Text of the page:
Over the centuries, Valentine’s Day continued to grow in prominence and popularity. It was long thought that the first association of St. Valentine’s Day with romantic love dated to Geoffrey Chaucer’s Parlement of Foules (1382), when he wrote, “For this was on seynt Volantynys day/ Whan euery bryd comyth there to chese his make.” It’s more likely, however, that this verse refers to a date not in February but in May, honoring the marriage of King Richard II of England and Anne of Bohemia. The initial idea was planted, though, and many still associate these lines on lovebirds with February 14th. Just eighteen years later, in 1400, a “High Court of Love” was established on Valentine’s Day in Paris. This “court” dealt solely with love contracts, betrayals, and other romantic matters, and the judges were selected by women based on a contest of poetry reading. Shortly afterward, in 1415, the oldest known Valentine was written by Charles, Duke of Orleans, to his wife after he was imprisoned in the Tower of London following the Battle of Agincourt. By Shakespeare’s day, a tradition was firmly in place for celebrating Valentine’s Day as an occasion for expressing hidden or not-so-hidden affection.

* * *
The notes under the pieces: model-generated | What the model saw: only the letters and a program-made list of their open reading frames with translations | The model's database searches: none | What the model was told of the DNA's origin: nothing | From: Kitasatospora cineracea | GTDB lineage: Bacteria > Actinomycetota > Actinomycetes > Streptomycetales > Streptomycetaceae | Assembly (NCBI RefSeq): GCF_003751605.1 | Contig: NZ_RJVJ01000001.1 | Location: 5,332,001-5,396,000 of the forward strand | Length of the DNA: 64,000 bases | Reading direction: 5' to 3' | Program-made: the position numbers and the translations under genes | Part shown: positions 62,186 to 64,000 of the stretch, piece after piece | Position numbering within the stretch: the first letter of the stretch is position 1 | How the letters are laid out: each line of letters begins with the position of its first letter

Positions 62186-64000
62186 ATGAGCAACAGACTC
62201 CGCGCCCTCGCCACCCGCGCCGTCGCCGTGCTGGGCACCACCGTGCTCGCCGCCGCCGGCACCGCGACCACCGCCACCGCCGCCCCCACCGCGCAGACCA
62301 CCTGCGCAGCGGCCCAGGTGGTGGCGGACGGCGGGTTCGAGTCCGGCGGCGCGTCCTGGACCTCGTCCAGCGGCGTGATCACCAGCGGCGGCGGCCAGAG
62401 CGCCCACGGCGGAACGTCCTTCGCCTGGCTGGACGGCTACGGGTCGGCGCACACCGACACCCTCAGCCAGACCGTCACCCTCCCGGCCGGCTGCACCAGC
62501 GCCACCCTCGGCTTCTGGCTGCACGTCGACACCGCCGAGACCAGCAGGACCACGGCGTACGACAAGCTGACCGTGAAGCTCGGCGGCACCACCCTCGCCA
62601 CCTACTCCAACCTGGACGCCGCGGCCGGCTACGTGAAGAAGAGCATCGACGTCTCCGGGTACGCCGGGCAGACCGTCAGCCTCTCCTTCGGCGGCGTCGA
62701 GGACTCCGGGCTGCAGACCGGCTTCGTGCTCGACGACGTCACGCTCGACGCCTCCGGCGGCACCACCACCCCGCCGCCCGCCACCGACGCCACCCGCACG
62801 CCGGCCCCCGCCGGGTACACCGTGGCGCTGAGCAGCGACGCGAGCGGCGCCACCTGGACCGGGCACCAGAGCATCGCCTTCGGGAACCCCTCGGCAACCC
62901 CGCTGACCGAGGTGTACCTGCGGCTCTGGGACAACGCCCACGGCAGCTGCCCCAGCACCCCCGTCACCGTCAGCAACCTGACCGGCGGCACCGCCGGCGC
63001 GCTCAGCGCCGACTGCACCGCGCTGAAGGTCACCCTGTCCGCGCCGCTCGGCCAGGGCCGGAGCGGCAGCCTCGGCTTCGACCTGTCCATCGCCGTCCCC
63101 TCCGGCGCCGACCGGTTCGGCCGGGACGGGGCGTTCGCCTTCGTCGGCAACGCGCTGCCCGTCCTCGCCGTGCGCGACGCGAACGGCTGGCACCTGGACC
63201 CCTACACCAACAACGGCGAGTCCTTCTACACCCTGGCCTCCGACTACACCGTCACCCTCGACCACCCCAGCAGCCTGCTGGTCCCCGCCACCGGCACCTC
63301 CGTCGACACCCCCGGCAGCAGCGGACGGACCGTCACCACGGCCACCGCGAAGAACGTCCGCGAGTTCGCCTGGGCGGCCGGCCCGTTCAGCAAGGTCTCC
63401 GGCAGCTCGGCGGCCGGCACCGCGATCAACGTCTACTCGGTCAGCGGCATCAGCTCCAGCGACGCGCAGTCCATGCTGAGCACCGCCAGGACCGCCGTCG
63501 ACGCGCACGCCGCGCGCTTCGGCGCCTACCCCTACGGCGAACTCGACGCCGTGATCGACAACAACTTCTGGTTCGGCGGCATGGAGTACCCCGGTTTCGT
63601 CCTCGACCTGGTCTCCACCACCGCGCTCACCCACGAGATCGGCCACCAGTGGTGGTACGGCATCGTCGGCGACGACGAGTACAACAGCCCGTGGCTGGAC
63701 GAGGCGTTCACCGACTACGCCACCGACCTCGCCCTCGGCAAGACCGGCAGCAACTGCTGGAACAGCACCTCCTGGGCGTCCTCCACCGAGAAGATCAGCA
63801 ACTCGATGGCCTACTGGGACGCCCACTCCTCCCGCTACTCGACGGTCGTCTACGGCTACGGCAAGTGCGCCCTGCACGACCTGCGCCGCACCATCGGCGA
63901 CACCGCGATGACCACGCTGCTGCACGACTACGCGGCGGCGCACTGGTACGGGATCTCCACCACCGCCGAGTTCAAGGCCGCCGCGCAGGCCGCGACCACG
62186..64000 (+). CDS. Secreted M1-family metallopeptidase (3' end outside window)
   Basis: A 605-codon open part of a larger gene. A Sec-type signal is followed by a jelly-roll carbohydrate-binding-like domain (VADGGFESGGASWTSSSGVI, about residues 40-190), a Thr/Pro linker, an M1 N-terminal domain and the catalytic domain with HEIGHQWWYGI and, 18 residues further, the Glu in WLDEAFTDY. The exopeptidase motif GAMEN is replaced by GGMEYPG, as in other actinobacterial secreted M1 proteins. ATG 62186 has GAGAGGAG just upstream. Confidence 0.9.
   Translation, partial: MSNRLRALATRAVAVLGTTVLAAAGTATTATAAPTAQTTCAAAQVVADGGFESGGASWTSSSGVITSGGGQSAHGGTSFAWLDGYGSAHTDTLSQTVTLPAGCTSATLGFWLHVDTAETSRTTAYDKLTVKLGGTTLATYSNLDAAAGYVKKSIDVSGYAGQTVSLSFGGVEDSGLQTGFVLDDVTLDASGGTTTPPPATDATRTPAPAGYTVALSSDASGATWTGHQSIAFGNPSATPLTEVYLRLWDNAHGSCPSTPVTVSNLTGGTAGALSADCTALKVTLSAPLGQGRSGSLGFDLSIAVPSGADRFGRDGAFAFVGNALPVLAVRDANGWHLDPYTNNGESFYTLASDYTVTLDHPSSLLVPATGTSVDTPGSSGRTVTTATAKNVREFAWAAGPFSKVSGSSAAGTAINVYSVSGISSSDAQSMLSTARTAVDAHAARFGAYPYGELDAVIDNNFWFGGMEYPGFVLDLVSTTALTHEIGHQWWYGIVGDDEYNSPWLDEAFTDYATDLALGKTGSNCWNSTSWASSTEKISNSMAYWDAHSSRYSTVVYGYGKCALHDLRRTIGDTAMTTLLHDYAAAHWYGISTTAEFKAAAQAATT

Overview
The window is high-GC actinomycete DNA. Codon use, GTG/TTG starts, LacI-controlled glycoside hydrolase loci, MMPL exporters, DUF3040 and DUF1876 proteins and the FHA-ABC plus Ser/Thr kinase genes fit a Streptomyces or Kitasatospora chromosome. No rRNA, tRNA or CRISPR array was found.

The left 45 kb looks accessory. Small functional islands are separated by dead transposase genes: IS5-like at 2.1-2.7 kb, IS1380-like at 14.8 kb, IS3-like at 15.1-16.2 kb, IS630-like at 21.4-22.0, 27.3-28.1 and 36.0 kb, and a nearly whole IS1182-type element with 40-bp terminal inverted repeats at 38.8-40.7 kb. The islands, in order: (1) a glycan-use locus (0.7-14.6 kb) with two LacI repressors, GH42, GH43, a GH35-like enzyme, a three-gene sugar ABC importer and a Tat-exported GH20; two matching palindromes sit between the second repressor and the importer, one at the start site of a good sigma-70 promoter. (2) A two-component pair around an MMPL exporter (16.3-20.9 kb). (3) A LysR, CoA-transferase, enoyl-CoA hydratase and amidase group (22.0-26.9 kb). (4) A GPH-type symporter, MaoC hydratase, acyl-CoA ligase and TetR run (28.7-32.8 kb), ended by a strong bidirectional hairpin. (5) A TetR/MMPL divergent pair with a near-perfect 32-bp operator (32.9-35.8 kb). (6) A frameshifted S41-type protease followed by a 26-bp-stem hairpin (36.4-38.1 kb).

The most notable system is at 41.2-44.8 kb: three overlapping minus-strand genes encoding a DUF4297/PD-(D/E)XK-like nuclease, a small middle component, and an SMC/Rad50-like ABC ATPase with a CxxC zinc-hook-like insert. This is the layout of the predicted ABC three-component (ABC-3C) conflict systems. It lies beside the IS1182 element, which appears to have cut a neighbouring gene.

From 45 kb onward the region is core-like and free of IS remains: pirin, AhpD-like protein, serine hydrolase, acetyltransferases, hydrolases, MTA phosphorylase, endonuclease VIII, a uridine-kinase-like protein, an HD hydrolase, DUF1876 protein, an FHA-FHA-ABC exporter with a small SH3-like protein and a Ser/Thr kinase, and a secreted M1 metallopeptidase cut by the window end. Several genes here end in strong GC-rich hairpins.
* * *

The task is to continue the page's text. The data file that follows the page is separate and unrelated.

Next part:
A Renaissance Valentine

During the Renaissance, a common Valentine’s Day activity was for men and women to draw names from a bowl in order to find out who their “Valentine” for the day would be, a tradition dating back to the original Roman festivities. They would then wear the name they had drawn pinned on their sleeve (thus the expression, “to wear your heart on your sleeve”). In Shakespeare’s day, gloves, not flowers or jewelry, were the favored Valentine gift. A lady might approach her gentleman of choice and say, “Good-morrow Valentine, I go today;/ To wear for you, what you must pay;/ A pair of gloves next Easter Day.” The selected fellow was then required to send the lady a pair of gloves, and, if she wore them on Easter, he would know his romantic overtures would be further welcomed. If the lady was the superstitious sort, she might pin five bay leaves to her pillow at bedtime on Valentine’s Day in the belief that she would then dream of her future husband.